“It’s like trying to stop a flow of lava with a Scott’s paper towel. It’s been this way for years!” The lady who said this wasn’t talking about education, but she could very well have been. The lady in question is my mom who took this picture of the view from her home office.
She looks out on a hillside opposite her side of a rustic canyon in Los Angeles. In case you can’t tell, it’s a photo of workmen slapping tarps onto a hillside that has been threatening to bury Laurel Canyon Blvd for quite some time. Somehow the view reminds me of education.
The city waits until it rains before trying to solve the problem.
The solution is asinine, a mere Band-Aid to a greater problem that lies beneath the bandage.
Residents who have lived watching this hillside for years saw it coming.
Had the city just taken care of the problem and spent the money to create foundations for the hillside, the residents and commuters that use the canyon wouldn’t be in this predicament, a predicament which threatens houses as well as a key thoroughfare through the Hollywood mountains.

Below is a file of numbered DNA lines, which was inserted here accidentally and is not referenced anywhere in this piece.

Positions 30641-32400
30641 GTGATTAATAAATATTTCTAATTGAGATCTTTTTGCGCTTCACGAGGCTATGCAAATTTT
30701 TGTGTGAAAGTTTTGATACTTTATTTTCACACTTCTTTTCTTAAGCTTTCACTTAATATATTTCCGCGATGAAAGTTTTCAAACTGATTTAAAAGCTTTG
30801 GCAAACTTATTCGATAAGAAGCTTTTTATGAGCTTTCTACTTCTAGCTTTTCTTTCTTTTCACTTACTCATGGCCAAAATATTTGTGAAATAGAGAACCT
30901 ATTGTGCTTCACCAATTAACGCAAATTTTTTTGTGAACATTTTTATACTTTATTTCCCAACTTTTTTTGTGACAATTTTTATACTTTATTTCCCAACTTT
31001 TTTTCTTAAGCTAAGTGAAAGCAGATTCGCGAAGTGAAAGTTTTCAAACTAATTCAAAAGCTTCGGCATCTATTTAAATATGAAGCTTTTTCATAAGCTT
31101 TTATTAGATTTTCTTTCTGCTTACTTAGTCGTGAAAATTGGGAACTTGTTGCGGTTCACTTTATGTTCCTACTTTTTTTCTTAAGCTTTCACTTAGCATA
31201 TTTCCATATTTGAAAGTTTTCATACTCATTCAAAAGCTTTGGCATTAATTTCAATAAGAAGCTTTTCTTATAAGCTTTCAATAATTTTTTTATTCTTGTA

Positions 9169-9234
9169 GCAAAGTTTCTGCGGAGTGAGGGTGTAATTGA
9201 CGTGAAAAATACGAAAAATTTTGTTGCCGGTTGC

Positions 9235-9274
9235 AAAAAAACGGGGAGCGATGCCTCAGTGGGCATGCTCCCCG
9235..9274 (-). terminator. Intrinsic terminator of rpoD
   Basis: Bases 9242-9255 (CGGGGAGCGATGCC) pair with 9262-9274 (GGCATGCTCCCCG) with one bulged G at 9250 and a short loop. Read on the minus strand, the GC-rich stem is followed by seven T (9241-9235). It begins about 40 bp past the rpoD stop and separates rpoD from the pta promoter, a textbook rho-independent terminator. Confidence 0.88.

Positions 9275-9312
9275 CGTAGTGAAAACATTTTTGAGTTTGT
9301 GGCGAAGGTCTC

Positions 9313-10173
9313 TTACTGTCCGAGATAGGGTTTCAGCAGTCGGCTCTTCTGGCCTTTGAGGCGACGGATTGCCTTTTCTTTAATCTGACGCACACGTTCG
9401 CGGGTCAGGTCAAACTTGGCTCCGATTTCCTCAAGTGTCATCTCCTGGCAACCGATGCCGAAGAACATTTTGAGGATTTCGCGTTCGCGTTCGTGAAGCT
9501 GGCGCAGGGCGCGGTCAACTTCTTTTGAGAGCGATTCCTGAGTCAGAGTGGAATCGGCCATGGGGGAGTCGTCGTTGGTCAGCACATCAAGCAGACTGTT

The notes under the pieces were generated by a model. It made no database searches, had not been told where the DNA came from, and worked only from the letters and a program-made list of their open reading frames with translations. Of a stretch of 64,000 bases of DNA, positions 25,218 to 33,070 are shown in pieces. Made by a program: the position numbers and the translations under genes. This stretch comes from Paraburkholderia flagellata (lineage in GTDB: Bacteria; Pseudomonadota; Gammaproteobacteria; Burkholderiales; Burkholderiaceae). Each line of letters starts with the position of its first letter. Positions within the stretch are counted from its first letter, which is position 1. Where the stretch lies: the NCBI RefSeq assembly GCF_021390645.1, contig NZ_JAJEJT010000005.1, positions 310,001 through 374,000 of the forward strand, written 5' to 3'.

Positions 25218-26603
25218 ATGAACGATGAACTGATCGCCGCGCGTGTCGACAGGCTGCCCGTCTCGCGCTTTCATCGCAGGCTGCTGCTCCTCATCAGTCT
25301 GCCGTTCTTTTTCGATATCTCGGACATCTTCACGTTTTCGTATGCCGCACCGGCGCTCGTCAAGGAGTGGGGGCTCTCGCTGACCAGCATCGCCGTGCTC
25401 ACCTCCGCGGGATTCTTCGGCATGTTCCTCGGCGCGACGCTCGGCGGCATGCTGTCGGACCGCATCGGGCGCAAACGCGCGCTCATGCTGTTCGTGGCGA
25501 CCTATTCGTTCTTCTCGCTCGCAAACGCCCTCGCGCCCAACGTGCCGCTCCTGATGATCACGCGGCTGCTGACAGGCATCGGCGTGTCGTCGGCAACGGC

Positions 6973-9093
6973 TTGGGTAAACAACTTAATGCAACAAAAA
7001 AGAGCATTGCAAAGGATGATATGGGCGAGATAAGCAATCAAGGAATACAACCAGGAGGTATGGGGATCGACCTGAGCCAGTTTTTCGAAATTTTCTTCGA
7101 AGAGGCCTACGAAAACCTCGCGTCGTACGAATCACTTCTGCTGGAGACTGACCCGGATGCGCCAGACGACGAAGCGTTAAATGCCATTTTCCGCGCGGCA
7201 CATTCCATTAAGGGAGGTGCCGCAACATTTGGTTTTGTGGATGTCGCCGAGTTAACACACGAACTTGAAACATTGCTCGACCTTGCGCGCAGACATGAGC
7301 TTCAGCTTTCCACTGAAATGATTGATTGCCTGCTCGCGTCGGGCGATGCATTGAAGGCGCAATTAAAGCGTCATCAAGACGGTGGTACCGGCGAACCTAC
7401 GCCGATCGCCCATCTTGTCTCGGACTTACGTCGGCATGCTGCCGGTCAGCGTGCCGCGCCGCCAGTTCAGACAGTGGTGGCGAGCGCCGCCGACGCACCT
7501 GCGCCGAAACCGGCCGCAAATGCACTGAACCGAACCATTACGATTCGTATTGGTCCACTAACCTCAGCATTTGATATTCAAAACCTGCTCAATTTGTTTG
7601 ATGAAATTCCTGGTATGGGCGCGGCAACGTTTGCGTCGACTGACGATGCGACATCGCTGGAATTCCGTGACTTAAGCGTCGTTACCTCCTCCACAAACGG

Mom could be talking about any issue in education or any school site in this country. Rick Wormeli writes in his newest book, Metaphors and Analogies: Power Tools for Teaching Any Subject, that we should be using these literary devices in our teaching. But perhaps we should also be using them to speak to civilians about educational policy.
We within the school walls have long predicted education’s current plague of issues. You see the same themes in teachers’ writings and concerns dating back for decades. But Race to the Top, No Child Left Behind, and countless other laws and bills have been mere Band-Aids that aren’t helping to solidify our dreams for education any more than these tarps are going to save my mother’s beloved canyon.
The money is being spent, sure. Tarps and Band-Aids can add up, after all. But is it really being spent on that which will help the foundations of education?